Internal Revenue Service (IRS), Treasury.
Advance notice of proposed rulemaking.
This document describes and explains a possible framework for a safe harbor (including recordkeeping and record retention requirements) that would satisfy the statutory requirement to value certain securities and commodities under section 475 of the Internal Revenue Code. This document also invites comments from the public on this safe harbor and other alternative valuation methodologies. All materials submitted will be available for public inspection and copying.
Written or electronic comments must be submitted by August 4, 2003.
Send submissions to: CC:PA:RU (REG-100420-03), room 5226, Internal Revenue Service, POB 7604, Ben Franklin Station, Washington, DC 20044. Submissions may be hand delivered Monday through Friday between the hours of 8 a.m. and 4 p.m. to: CC:PA:RU (REG-100420-03), Courier's Desk, Internal Revenue Service, 1111 Constitution Avenue NW., Washington, DC. Alternatively, taxpayers may send electronic comments directly to the IRS Internet site at http://www.irs.gov/regs.Start Further Info
FOR FURTHER INFORMATION CONTACT:
Concerning submissions, LaNita Van Dyke, (202) 622-7180; concerning the proposals, Marsha Sabin or John W. Rogers III (202) 622-3950 (not toll-free numbers).End Further Info End Preamble Start Supplemental Information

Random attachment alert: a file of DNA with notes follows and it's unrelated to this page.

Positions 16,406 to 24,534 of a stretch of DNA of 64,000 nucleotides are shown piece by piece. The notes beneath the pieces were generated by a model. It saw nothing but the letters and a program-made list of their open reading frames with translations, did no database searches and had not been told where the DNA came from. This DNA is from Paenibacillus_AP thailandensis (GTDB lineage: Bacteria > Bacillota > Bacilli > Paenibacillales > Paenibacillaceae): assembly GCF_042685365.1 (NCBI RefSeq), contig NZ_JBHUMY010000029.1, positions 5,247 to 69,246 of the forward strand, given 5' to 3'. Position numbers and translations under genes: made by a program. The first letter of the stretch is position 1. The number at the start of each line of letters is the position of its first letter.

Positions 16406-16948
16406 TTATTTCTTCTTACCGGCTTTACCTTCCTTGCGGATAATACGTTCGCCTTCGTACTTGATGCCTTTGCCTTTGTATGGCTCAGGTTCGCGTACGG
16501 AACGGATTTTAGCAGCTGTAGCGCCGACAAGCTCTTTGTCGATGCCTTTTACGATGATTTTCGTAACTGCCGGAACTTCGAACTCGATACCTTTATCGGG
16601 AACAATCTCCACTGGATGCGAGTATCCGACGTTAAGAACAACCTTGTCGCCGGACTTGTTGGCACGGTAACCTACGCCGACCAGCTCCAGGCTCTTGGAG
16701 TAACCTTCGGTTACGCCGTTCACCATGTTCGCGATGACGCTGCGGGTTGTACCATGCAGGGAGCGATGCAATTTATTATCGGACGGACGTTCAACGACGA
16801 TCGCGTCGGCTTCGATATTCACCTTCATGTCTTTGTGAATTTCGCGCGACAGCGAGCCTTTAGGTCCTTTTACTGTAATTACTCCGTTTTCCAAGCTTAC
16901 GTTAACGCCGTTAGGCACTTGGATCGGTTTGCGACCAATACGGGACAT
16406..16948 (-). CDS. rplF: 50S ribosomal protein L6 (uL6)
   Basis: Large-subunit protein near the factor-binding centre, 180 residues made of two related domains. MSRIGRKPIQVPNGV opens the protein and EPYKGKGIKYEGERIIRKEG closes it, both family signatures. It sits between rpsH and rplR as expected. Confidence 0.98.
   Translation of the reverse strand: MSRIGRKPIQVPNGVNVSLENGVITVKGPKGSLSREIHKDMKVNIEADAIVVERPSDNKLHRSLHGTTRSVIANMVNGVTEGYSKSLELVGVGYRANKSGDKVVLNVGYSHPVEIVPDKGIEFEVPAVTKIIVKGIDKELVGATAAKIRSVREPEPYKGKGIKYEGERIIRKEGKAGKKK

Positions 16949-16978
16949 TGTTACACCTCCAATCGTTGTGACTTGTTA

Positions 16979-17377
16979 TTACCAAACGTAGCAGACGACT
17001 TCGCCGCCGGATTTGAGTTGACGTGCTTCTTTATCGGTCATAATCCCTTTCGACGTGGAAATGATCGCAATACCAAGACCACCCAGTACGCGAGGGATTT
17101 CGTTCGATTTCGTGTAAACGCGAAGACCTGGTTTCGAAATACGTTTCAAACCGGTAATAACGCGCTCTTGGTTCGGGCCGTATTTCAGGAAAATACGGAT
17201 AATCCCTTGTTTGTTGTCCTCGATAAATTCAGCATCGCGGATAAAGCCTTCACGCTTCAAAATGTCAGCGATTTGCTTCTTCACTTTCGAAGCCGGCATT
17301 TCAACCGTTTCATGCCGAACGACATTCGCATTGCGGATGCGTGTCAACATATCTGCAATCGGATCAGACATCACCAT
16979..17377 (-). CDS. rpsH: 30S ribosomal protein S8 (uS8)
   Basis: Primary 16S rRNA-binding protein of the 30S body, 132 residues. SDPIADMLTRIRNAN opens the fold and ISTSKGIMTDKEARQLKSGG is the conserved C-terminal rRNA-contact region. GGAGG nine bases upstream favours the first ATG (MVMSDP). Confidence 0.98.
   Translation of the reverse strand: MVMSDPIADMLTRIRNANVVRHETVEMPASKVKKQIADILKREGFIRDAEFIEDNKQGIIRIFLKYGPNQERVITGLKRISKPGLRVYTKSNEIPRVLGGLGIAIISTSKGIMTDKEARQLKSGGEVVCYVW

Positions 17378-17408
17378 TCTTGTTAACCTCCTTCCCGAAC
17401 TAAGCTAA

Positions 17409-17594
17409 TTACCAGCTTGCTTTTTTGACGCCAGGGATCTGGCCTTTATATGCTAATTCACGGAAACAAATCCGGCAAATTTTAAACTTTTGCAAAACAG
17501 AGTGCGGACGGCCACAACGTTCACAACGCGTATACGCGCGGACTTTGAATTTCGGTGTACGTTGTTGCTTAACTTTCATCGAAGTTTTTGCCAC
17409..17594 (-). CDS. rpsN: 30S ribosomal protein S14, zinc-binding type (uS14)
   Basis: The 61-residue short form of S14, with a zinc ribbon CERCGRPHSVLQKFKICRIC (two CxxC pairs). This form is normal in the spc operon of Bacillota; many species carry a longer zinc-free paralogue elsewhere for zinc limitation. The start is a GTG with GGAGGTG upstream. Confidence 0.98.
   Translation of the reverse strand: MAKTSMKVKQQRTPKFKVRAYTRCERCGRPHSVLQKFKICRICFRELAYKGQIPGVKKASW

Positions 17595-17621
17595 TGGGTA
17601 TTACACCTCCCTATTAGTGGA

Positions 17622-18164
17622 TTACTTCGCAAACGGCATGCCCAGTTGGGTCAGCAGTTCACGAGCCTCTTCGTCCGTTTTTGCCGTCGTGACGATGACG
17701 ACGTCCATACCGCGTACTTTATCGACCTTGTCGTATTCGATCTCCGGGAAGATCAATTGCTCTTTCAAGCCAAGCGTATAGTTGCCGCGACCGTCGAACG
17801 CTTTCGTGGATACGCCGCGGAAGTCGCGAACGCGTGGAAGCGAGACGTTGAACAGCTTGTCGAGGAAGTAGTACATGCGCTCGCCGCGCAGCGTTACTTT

Section 475(a) requires dealers in securities to mark their securities to market. If a security is inventory, it must be included in inventory at its fair market value. If a security is not inventory and is held at the end of the taxable year, it must be treated as if it were sold for its fair market value on the last business day of the taxable year. Mark-to-market treatment is available on an elective basis to commodities dealers and to traders in securities or commodities. See sections 475(e) and (f).
Although the meaning of the term “fair market value” has long been established, it has been difficult for both taxpayers and the IRS to determine fair market value in certain situations. To reduce the administrative burden on Start Printed Page 23633taxpayers and the IRS of determining fair market value under section 475, the IRS and the Treasury Department are considering the publication of a notice of proposed rulemaking that, by allowing values used on a financial statement to be used on the tax return, would provide an elective safe harbor for satisfying the statutory requirement to value securities and commodities.